On October 3, 2017, the Irish High Court referred Data Protection Commissioner v. Facebook Ireland Limited & Maximilian Schrems to the Court of Justice of the European Union (CJEU), where the future of standard contractual clauses (SCCs) will be decided (here).
In December 2015—following the CJEU’s landmark decision in Maximillian Schrems v. Data Protection Commissioner invalidating the U.S.-EU Safe Harbor framework—Schrems amended his original complaint to the Irish Data Protection Commissioner (DPC), challenging the validity of data transfers to the U.S. based on the European Commission approved SCCs (available here). Based on the CJEU’s Schrems decision, the Irish DPC petitioned the Irish High Court asking to refer the matter to the CJEU for ruling on the question of whether the European Commission’s SCC decisions are valid under European law. Specifically, the Data Protection Commissioner questioned whether there is an effective remedy under U.S. law compatible with the requirements of Article 47 of the EU Charter of Fundamental Rights for an EU citizen whose data is transferred to the U.S., where such data is subject to electronic surveillance by U.S. agencies for national security purposes. EU citizens have a right guaranteed by Article 47 of the Charter to an effective remedy before an independent tribunal if their rights or freedoms are violated. These include the rights under Articles 7 and 8 to respect for private and family life and protection of personal data.
Continue reading “Irish High Court Refers Future of EU Model Clauses to CJEU”
The Federal Trade Commission’s (FTC) Bureaus of Consumer Protection and Economics will host a workshop to examine consumer injury in the context of privacy and data security on Dec. 12, 2017. Consumer injury is often difficult to quantify generally and especially challenging when there are allegations of a privacy or data security breach or other types of unauthorized access to personal information. The FTC’s workshop will explore how to measure accurately such injuries; what frameworks might be used to assess different injuries as well as how consumers and businesses evaluate the benefits and costs associated with providing, collecting and using personal information.
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A proposed ballot measure that would require businesses to provide annual disclosures to consumers on the collection or sale of personal information has been filed with the California Attorney General. If 365,880 signatures are obtained, it may appear on the November 2018 ballot.
The initiative is based on California’s “Shine the Light Law” which sets forth the procedures companies must follow in disclosing, upon request of a consumer, what information has been shared with third parties. The law also contains specific language to be included in online privacy policies.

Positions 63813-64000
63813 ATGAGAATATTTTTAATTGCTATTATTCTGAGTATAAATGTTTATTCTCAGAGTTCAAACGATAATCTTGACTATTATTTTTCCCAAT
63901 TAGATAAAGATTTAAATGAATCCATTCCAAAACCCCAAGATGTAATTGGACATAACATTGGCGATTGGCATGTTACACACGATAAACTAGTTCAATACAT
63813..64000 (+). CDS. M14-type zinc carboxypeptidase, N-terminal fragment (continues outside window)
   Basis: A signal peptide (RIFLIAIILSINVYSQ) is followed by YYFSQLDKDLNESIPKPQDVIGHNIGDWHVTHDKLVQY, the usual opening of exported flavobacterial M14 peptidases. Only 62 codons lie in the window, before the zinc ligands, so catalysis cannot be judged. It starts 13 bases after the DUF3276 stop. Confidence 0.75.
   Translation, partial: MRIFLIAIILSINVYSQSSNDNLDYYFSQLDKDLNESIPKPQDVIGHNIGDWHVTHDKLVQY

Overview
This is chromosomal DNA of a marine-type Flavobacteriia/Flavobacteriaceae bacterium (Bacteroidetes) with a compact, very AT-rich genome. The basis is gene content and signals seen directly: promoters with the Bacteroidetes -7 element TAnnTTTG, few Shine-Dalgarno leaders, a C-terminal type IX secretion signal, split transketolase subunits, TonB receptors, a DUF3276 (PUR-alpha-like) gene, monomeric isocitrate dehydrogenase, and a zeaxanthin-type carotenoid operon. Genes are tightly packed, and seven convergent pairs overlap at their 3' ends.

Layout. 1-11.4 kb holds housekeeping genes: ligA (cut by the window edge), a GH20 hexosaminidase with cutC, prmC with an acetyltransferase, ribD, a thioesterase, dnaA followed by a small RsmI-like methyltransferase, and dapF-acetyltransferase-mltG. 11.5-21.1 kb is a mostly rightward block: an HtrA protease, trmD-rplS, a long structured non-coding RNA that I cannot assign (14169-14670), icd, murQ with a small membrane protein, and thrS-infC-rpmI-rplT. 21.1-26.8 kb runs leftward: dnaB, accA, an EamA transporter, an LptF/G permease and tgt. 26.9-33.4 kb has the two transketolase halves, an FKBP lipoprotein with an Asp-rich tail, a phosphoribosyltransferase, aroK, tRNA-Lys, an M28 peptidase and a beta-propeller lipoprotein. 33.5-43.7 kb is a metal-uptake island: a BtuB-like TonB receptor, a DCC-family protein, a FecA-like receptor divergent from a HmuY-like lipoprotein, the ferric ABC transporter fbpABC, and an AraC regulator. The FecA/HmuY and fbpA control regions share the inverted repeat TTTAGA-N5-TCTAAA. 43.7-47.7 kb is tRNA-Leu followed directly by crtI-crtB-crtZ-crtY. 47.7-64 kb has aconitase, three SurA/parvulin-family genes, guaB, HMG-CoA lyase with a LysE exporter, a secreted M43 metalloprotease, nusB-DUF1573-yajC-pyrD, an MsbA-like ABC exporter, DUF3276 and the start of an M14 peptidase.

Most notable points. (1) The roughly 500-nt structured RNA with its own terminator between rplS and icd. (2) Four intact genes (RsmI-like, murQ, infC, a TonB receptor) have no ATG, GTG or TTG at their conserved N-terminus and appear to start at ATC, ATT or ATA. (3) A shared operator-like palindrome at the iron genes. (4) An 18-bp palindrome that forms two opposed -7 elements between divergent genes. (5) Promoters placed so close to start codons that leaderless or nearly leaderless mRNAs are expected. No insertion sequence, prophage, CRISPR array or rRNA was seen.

Continue reading “Application for Proposed Ballot Measure: California Consumer Privacy Act of 2018”
Providing data subjects with meaningful information regarding the processing of their personal data and their rights with respect to such processing is an axiom of privacy law—and a key requirement under the General Data Protection Regulation (GDPR).
The significance of this principle of transparency was recently highlighted by the European Court of Human Rights (ECHR) in Bărbulescu v. Romania where the court affirmed an employee’s right to privacy when using communications tools in the workplace due, in part, to the employer’s failure to provide adequate notice regarding its internet monitoring activities. This post briefly discusses the principle of transparency under GDPR and its application to the Bărbulescu case.
Continue reading “GDPR and ECHR Make One Thing Abundantly Transparent: The Significance of Transparency”
It’s not news that various branches of the federal government have been studying a range of privacy and consumer safety issues that arise with ever more connected vehicles. What is new is the Government Accounting Office (GAO)’s report to the House Subcommittee on Research and Technology, Committee on Science, Space and Technology about how current passenger vehicle manufacturers address the many privacy issues that arise with connected vehicle use.
GAO interviewed industry associations and organizations that work on privacy issues and also interviewed 16 automakers that were selected based on their U.S. passenger vehicle sales. GAO reviewed the written privacy policies of the automakers against a set of leading privacy practices and issued a report, Vehicle Data Privacy: Industry and Federal Efforts Under Way but NHTSA Needs to Define its Role, on August 28, 2017.
Continue reading “GAO Report on Connected Vehicles Calls for NHTSA to Define and Document its Role in Vehicle Data Privacy”
Three U.S. companies have entered into consent agreements with the Federal Trade Commission (FTC) for allegedly misrepresenting their participation in the European Union-United States Privacy Shield framework. These are the FTC’s first actions to enforce the EU-US Privacy Shield framework that was put in place in 2016 to replace the US-EU Safe Harbor framework.
Continue reading “The FTC’s First Privacy Shield Enforcement Actions”